Contact Person: Linda K. Bass, Ph.D., Scientific Review Officer, Scientific Review Branch, Division of Extramural Research and Training, Nat. Institute Environmental Health Sciences, 530 Davis Drive, Room 3074, P.O. Box 12233, MD EC-30, Research Triangle Park, NC 27709, (919) 541-1307, [email protected]

    Name of Committee: National Institute of Environmental Health Sciences Special Emphasis Panel; Superfund Hazardous Substance Research and Training Program.

    Date: September 29, 2016.

    Time: 1:30 p.m. to 4:30 p.m.

    Agenda: To review and evaluate grant applications.

    Place: Sheraton Imperial Center, One Europa Drive, Chapel Hill, NC 27517.

    Contact Person: Leroy Worth, Ph.D., Scientific Review Officer, Scientific Review Branch, Division of Extramural Research and Training, Nat. Institute of Environmental Health Sciences, 530 Davis Drive, Room 3171, P.O. Box 12233, MD EC-30, Research Triangle Park, NC 27709, (919) 541-0670, [email protected]

    (Catalogue of Federal Domestic Assistance Program Nos. 93.115, Biometry and Risk Estimation—Health Risks from Environmental Exposures; 93.142, NIEHS Hazardous Waste Worker Health and Safety Training; 93.143, NIEHS Superfund Hazardous Substances—Basic Research and Education; 93.894, Resources and Manpower Development in the Environmental Health Sciences; 93.113, Biological Response to Environmental Health Hazards; 93.114, Applied Toxicological Research and Testing, National Institutes of Health, HHS)
    Dated: September 7, 2016. Carolyn Baum, Program Analyst, Office of Federal Advisory Committee Policy.
    [FR Doc. 2016-21896 Filed 9-12-16; 8:45 am] BILLING CODE 4140-01-P
    DEPARTMENT OF HEALTH AND HUMAN SERVICES National Institutes of Health Eunice Kennedy Shriver National Institute of Child Health & Human Development; Notice of Closed Meeting

    Pursuant to section 10(d) of the Federal Advisory Committee Act, as amended (5 U.S.C. App.), notice is hereby given of the following meeting.

    The meeting will be closed to the public in accordance with the provisions set forth in sections 552b(c)(4) and 552b(c)(6), Title 5 U.S.C., as amended. The grant applications and the discussions could disclose confidential trade secrets or commercial property such as patentable material, and personal information concerning individuals associated with the grant applications, the disclosure of which would constitute a clearly unwarranted invasion of personal privacy.

    Name of Committee: National Institute of Child Health and Human Development Initial Review Group; Health, Behavior, and Context Subcommittee.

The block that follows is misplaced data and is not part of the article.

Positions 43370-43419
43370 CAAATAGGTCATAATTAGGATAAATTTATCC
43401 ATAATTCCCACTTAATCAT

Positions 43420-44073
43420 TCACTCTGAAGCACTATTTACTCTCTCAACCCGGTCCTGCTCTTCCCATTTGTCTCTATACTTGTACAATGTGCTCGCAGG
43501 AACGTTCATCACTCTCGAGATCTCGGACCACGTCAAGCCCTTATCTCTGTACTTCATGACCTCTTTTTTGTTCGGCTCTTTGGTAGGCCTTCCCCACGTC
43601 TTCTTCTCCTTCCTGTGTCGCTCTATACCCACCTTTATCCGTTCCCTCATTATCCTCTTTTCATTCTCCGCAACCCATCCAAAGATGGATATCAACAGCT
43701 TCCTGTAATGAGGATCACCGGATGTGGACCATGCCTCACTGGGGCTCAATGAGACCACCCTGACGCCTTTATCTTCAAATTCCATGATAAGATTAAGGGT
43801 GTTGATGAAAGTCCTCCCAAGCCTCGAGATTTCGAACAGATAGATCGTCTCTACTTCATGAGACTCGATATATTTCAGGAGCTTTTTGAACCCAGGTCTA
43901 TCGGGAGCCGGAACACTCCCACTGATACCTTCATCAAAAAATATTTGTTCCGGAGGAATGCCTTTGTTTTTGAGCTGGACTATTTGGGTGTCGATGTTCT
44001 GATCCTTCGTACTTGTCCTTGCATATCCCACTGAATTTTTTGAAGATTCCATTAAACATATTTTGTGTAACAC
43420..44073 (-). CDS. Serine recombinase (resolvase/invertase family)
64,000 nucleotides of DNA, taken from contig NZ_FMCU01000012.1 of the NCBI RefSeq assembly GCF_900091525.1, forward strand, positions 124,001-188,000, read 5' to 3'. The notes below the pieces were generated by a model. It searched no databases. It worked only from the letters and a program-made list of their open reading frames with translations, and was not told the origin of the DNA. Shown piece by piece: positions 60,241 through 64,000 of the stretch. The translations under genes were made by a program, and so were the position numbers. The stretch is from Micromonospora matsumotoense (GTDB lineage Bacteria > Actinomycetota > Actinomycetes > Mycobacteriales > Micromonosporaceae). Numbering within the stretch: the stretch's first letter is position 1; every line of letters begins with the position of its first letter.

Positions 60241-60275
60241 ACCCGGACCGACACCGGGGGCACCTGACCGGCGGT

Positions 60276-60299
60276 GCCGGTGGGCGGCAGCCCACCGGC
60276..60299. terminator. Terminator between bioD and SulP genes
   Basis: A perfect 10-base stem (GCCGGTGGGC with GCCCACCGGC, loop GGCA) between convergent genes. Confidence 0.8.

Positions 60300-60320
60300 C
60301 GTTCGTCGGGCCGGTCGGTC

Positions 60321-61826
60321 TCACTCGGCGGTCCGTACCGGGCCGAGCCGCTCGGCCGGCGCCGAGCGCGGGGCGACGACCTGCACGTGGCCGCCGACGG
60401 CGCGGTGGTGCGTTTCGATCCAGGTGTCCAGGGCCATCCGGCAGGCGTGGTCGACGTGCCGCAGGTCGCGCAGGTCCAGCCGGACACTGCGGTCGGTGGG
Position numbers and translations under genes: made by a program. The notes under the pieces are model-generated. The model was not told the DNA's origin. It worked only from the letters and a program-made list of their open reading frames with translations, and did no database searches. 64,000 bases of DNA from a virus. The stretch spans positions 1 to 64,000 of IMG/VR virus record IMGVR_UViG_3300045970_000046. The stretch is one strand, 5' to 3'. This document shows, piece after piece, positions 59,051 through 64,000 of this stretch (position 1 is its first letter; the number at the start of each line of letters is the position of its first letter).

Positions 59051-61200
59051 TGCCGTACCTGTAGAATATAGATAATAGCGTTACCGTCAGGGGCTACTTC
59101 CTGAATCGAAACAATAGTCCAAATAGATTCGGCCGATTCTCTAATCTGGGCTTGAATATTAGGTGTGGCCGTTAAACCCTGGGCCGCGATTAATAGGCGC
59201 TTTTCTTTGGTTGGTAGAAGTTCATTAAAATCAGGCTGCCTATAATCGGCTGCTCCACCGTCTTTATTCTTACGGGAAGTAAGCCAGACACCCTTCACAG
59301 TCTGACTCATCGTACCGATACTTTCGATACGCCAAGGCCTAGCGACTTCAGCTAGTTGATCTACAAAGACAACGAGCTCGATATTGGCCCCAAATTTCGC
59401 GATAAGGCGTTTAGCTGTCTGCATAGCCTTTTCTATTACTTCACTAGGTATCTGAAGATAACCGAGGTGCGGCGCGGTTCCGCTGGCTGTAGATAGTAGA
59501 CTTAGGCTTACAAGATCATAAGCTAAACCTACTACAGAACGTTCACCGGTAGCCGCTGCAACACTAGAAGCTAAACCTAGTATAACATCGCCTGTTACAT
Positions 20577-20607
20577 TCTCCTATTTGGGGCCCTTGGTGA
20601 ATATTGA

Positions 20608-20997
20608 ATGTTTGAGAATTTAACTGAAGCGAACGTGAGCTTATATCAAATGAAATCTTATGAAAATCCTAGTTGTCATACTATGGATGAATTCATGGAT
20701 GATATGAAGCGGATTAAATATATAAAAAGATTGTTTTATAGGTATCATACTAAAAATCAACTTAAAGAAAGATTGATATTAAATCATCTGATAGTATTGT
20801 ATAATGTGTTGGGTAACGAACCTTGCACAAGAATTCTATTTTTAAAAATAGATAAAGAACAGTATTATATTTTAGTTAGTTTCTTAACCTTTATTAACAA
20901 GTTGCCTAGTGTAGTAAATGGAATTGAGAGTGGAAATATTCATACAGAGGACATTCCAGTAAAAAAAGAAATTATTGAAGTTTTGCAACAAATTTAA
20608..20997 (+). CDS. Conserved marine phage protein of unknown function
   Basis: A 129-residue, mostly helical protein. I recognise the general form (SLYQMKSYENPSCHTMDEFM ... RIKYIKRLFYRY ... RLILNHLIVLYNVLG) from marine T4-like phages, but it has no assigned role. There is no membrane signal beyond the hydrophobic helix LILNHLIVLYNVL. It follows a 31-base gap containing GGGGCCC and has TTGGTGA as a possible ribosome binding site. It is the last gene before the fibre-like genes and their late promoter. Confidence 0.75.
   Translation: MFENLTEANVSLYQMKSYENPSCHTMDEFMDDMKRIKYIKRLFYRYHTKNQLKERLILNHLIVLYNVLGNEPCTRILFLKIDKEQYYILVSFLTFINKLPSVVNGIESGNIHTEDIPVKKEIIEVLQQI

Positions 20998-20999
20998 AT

Date: October 14, 2016.

    Time: 8:00 a.m. to 5:00 p.m.

    Agenda: To review and evaluate grant applications.

    Place: Embassy Suites at the Chevy Chase Pavilion, 4300 Military Road NW., Washington, DC 20015.

    Contact Person: Priscah Mujuru, DRPH, MPH, Scientific Review Officer, Scientific Review Branch, Eunice Kennedy Shriver National Institute of Child Health and Human Development, NIH, 6710B Bethesda Drive, 2221A, Bethesda, MD 20892, 301-435-6908, [email protected]

    (Catalogue of Federal Domestic Assistance Program Nos. 93.864, Population Research; 93.865, Research for Mothers and Children; 93.929, Center for Medical Rehabilitation Research; 93.209, Contraception and Infertility Loan Repayment Program, National Institutes of Health, HHS)
    Dated: September 7, 2016. Michelle Trout, Program Analyst, Office of Federal Advisory Committee Policy.
    [FR Doc. 2016-21894 Filed 9-12-16; 8:45 am] BILLING CODE 4140-01-P
    DEPARTMENT OF HEALTH AND HUMAN SERVICES National Institutes of Health Center for Scientific Review; Notice of Closed Meetings

    Pursuant to section 10(d) of the Federal Advisory Committee Act, as amended (5 U.S.C. App.), notice is hereby given of the following meetings.

    The meetings will be closed to the public in accordance with the provisions set forth in sections 552b(c)(4) and 552b(c)(6), Title 5 U.S.C., as amended. The grant applications and the discussions could disclose confidential trade secrets or commercial property such as patentable material, and personal information concerning individuals associated with the grant applications, the disclosure of which would constitute a clearly unwarranted invasion of personal privacy.

    Name of Committee: Oncology 1-Basic Translational Integrated Review Group, Tumor Cell Biology Study Section.

    Date: October 5-6, 2016.

    Time: 8:00 a.m. to 5:00 p.m.

    Agenda: To review and evaluate grant applications.

    Place: Embassy Suites at the Chevy Chase Pavilion, 4300 Military Road NW., Washington, DC 20015.

    Contact Person: Charles Morrow, MD, Ph.D., Scientific Review Officer, Center for Scientific Review, National Institutes of Health, 6701 Rockledge Drive, Room 6202, MSC 7804, Bethesda, MD 20892, 301-408-9850, [email protected].

    Name of Committee: Emerging Technologies and Training Neurosciences Integrated Review Group; Molecular Neurogenetics Study Section.

    Date: October 6-7, 2016.

    Time: 8:00 a.m. to 5:00 p.m.

    Agenda: To review and evaluate grant applications.

    Place: Marriott New Orleans, 555 Canal Street, New Orleans, LA 70130.

    Contact Person: Mary G Schueler, Ph.D., Scientific Review Officer, Center for Scientific Review, National Institutes of Health, 6701 Rockledge Drive, Room 5214, MSC 7846, Bethesda, MD 20892, 301-915-6301, [email protected].

    Name of Committee: Healthcare Delivery and Methodologies Integrated Review Group; Dissemination and Implementation Research in Health Study Section.

    Date: October 12-13, 2016.

    Time: 8:00 a.m. to 5:00 p.m.

    Agenda: To review and evaluate grant applications.

    Place: Bethesda Marriott Suites, 6711 Democracy Boulevard, Bethesda, MD 20817.